Benjamin P. Levy, MD: I would just echo what Karen said. I think that for these patients, especially the over-50% group, treatment decisions need to be individualized. For those patients who need to be debulked and they’re symptomatic, I would go with the triplet therapy. And for my patients who don’t have many symptoms, or have more indolent disease, if we have an understanding of how to assess this in the clinic, I may go with single-agent pembrolizumab. I think one of the questions that comes up in this trial, that I don’t really know the answer to, is, do we need to test for PD-L1 at all? Will the community receive this as an all-comers regimen?

Mark A. Socinski, MD: Well, I hope that doesn’t happen.

Karen Kelly, MD: Right.

Benjamin P. Levy, MD: Given how precious tissue is, and the need for genotyping, I certainly would advocate for PD-L1. I throw this out there to be more provocative than anything else, but I think this is a message that the community oncologist is a little confused on, given that it benefitted every single patient population, across the board.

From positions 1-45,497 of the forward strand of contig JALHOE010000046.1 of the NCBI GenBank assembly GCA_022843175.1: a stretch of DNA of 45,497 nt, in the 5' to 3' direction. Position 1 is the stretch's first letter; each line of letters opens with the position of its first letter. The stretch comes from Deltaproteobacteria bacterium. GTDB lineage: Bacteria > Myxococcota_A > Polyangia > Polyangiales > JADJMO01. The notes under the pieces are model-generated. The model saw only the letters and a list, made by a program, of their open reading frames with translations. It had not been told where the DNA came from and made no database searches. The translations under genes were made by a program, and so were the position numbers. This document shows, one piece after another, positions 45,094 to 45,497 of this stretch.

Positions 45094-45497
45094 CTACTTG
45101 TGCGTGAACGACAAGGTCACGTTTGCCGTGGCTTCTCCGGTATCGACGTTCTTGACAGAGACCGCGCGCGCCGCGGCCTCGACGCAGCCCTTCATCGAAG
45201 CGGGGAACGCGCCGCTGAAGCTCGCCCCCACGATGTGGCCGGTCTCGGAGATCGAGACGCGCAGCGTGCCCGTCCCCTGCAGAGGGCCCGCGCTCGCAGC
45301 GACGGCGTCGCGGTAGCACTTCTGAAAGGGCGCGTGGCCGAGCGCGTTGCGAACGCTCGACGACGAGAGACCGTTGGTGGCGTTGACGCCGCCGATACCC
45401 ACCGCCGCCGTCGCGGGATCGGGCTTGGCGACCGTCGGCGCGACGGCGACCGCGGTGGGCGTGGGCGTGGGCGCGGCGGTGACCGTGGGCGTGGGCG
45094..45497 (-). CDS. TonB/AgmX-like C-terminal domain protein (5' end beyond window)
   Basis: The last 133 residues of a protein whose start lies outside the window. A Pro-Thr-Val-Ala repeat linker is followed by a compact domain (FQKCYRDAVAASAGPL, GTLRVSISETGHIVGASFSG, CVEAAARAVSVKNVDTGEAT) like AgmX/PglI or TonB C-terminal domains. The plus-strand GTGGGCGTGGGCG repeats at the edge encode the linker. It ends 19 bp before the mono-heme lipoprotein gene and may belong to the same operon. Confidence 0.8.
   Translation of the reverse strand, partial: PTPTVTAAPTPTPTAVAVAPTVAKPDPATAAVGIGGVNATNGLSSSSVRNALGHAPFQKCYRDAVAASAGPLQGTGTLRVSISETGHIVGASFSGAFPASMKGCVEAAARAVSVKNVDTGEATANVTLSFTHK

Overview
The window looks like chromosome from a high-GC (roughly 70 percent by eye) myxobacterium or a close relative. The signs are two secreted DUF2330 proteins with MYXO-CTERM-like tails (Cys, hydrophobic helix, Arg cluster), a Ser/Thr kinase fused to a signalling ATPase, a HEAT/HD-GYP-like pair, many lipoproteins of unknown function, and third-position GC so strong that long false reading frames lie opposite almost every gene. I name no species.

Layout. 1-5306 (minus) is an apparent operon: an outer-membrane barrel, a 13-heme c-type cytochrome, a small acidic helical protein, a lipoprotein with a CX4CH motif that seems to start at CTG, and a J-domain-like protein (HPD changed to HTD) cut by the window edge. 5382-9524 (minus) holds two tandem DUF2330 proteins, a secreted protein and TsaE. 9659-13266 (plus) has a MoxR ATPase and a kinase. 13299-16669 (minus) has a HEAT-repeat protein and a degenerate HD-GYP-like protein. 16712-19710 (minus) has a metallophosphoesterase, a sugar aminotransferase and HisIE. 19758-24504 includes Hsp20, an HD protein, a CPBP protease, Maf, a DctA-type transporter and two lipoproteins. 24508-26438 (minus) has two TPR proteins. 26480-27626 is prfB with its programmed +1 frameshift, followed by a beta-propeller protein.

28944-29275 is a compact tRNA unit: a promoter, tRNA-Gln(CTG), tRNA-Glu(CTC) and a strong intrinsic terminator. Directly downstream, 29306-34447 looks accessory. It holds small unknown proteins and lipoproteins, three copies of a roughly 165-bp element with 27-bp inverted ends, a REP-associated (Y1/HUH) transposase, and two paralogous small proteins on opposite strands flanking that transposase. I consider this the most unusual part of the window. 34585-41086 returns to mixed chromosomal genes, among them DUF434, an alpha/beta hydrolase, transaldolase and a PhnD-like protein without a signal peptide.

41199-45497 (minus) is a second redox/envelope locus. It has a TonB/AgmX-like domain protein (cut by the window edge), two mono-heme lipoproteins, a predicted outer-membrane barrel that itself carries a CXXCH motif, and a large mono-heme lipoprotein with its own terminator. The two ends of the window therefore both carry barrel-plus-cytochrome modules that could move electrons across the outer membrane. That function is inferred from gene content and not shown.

Corey J. Langer, MD, FACP: It’s such a small expenditure of tissue to do a PD-L1 test as opposed to next-generation sequencing or some of the other assays.

Karen Kelly, MD: It is, but it can take time in a community setting. If you have to send it out, placing the order, having pathology cut the slides, and then sending it out does take time. That is still an issue. Certainly, we have a 24- to 48-hour turnaround time, but I do think we have to be respectful to our community colleagues, where it is a little bit more challenging to do that. And remember, everybody still needs to get EGFR, ALK, and ROS before they…

Mark A. Socinski, MD: And BRAF.

Karen Kelly, MD: And BRAF. In reality, they need next-generation sequencing. They need that first, and that takes a little bit more tissue. So, I think that the tissue still remains to be a challenge.